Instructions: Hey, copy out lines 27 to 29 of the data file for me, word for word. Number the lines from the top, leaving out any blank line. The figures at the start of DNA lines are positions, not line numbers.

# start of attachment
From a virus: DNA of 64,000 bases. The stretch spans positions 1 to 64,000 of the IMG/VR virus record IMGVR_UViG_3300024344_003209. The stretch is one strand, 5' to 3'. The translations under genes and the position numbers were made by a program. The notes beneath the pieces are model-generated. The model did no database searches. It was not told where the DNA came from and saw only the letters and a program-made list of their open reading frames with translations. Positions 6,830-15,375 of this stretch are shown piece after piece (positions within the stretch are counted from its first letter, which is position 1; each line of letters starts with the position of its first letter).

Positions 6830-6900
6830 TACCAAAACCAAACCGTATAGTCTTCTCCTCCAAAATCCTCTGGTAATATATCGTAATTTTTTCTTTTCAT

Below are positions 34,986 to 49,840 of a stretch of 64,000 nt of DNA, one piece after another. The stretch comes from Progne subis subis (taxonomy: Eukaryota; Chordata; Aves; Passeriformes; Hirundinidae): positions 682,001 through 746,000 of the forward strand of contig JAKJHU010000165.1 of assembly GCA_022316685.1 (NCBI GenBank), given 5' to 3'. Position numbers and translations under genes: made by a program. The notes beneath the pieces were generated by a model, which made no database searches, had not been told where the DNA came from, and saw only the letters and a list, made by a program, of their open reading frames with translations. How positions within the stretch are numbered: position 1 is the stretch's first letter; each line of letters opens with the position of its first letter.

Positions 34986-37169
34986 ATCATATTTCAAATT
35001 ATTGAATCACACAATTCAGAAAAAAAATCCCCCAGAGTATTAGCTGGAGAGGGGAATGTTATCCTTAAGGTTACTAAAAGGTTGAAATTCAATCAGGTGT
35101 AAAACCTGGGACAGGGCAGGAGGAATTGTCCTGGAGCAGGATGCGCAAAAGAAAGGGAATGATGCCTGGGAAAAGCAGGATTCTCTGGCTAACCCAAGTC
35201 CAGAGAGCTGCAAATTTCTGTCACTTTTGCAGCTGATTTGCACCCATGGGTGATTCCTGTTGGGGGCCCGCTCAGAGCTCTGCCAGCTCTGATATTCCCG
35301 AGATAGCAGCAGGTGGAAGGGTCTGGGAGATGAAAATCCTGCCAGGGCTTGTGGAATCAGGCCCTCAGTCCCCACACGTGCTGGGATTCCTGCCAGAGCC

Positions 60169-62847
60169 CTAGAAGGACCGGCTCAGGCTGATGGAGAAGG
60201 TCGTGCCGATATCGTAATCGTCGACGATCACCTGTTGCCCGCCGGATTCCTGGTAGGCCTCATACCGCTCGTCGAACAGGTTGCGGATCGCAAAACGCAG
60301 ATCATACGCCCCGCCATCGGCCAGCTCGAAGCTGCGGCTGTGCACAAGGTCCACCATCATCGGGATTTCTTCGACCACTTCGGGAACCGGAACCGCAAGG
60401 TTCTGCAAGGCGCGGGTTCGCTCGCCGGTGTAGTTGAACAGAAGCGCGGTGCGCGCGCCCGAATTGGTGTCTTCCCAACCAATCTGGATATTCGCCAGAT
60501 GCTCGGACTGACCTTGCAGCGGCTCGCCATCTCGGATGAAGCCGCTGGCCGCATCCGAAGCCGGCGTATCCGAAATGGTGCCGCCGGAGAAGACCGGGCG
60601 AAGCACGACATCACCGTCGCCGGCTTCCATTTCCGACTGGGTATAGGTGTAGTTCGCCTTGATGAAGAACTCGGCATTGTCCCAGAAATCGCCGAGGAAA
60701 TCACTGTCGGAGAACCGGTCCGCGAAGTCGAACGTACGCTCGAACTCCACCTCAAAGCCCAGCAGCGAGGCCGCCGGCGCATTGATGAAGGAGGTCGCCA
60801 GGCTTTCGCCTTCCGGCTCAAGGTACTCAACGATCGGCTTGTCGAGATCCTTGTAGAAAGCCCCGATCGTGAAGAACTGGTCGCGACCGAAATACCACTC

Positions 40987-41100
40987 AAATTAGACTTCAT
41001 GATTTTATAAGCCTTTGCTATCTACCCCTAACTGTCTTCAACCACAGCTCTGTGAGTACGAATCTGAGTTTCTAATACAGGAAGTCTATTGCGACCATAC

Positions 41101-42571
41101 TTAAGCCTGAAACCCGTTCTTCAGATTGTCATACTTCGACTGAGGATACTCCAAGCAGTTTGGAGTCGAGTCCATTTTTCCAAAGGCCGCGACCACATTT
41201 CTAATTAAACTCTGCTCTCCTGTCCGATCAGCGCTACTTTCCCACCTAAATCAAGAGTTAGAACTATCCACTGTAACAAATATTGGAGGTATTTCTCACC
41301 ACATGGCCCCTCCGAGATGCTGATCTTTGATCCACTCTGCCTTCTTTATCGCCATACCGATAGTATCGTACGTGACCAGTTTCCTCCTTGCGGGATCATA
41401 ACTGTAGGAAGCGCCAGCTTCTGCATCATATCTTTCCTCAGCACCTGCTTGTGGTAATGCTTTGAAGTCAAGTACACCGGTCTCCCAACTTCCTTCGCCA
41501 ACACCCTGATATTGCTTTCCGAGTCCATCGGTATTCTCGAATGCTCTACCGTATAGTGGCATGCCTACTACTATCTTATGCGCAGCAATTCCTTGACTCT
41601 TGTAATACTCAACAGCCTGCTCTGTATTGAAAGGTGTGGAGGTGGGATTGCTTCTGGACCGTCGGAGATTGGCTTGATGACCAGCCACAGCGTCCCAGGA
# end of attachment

41401 ACTGTAGGAAGCGCCAGCTTCTGCATCATATCTTTCCTCAGCACCTGCTTGTGGTAATGCTTTGAAGTCAAGTACACCGGTCTCCCAACTTCCTTCGCCA
41501 ACACCCTGATATTGCTTTCCGAGTCCATCGGTATTCTCGAATGCTCTACCGTATAGTGGCATGCCTACTACTATCTTATGCGCAGCAATTCCTTGACTCT
41601 TGTAATACTCAACAGCCTGCTCTGTATTGAAAGGTGTGGAGGTGGGATTGCTTCTGGACCGTCGGAGATTGGCTTGATGACCAGCCACAGCGTCCCAGGA